Managing Your Small Business Cash Flow

Managing Your Small Business Cash Flow

Cash flow is the life support system of your small business because every purchase your business has to make depends on it. How effective is your small business cash flow management?

Here are 8 keys for managing your cash flow.

Have Good Financial Systems

You need to know how much cash you have, where it has come from and where it has been going.

  • Reconcile your bank accounts regularly.
  • Have a disciplined approach to recording all expenditure.
  • Find out how to get useful reports out of your accounting software.

Have a Realistic Cash Flow Forecast

Develop a cash flow forecast based on historic payments and receipts that have been adjusted for what you can reasonably expect is going to happen in the future.

  • Forecast by month into the future as far as you can with any certainty.
  • Accept that the further into the future the forecast is the less accurate it will be.
  • Expect to become more skilful at forecasting as you recognise patterns and trends.
  • Be realistic – avoid both optimism and pessimism
  • Try to identify any assumptions.
  • Identify months where your forecast cash levels will be insufficient and plan accordingly.

Sell, Sell, Sell!

Sales are where your future cash is hiding.

  • Have clear sales targets and monitor them.
  • Be aware of sudden changes in demand that could stretch your cash flow.
  • Make sure your prices are up to date.
  • If necessary use incentives and discounts to sell.
  • To improve cash flow ask for;
    • Deposits up front.
    • Payment on delivery.
    • Retainer fees.
    • Staged payments, etc.

Watch Your Costs

While you have to work hard to produce sales, costs seem to come with no effort at all!

  • Have an accurate budget that you can track costs against.
  • Don’t let your cost base get beyond where your business is presently.
  • Any stepped increase in your costs should justify themselves by allowing you to charge more or sell more.
  • Don’t leave money on the table when negotiating.
  • Be prepared to switch suppliers regularly.

Bring the Cash In

Making sales doesn’t help cash flow until the cash is in your bank account.

  • Make paying you really easy!
  • Remove anything that delays payment.
  • Only give away credit terms that are necessary to secure a sale.
    • If customers will buy on 7 day terms do not give them 30 days.
    • If the customer wants credit terms you can’t afford consider accepting credit card payments.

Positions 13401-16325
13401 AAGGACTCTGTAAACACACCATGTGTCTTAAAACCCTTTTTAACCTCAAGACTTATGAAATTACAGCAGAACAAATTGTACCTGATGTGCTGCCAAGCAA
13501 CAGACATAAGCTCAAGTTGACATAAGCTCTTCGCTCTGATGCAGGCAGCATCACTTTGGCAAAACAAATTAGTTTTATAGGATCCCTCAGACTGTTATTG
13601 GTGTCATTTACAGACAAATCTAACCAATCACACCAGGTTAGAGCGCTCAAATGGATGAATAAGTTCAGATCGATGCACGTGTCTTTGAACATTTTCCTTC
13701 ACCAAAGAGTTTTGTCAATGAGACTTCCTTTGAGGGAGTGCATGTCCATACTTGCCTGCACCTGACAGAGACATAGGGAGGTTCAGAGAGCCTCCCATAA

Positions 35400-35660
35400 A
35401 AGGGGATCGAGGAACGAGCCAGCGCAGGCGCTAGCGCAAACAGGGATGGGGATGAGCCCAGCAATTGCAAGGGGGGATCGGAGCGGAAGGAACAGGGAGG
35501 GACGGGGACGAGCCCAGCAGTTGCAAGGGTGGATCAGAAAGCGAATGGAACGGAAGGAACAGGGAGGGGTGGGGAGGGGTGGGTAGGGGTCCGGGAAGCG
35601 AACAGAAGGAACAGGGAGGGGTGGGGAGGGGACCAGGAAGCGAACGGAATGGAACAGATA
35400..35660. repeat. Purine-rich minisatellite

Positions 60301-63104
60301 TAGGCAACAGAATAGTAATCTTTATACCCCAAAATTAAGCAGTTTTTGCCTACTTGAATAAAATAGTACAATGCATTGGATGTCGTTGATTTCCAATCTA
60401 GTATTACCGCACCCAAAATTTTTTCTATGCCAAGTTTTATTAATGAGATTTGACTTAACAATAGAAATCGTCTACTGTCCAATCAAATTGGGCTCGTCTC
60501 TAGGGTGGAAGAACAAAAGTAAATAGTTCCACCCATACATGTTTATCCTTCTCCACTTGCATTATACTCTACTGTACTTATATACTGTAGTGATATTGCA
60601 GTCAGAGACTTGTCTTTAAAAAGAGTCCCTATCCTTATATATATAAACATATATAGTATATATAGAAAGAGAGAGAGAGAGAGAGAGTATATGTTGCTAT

• Invoice as soon as possible.
  • Chase late payments the day they become due – especially for new customers.
    • Don’t send statements instead of calling to chase late payments.
    • If you are calling about a late payment make sure you get a date for payment before ending the call.
  • You can also consider;
    • Incentives.
    • Early payment discounts.
    • Late payment penalties.
    • Legal action.

Be Nice to Suppliers

Be nice to your suppliers you might need them.

  • Don’t be afraid to ask for the credit terms that you need.
  • Create goodwill with your suppliers while things are good.
  • Pay within the credit terms.
  • Raise any queries over invoices as soon as they are received.

Get the Inventory Balance Right

Inventory is money that you could be using for other things.

  • Monitor what inventory is selling and how quickly.
  • Sell any slow moving inventory before it becomes obsolete.
  • Use promotions to sell slow moving inventory.
  • Aim to hold the minimum inventory level at which you can still fulfil all sales for customers.

Get on Well With Your Bank

Maintain a good and open relationship with your bank.

  • While cash flow is good discuss your options for further lending.
  • Don’t surprise your bank with bad news!
    • Anything unexpected increases uncertainty and the perceived risk of your business.
    • That perception of risk will cost you if you do end up needing to borrow money.
  • If you do need help, financing can come in a number of forms;
    • Overdraft.
    • Business loan.
    • Mortgage.
    • Asset Financing.
    • Factoring.
    • Invoice discounts.
    • Hire purchase leases.

Summary

Learning to manage your cash flow while things are going well will put you in a much stronger position when money is tight. However, cash management is not just a defence against bad times but it also enables you to efficiently invest profits back into the business during good times. So learn to manage your cash flow and set your business free.

© Business Set Free Ltd 2013

 

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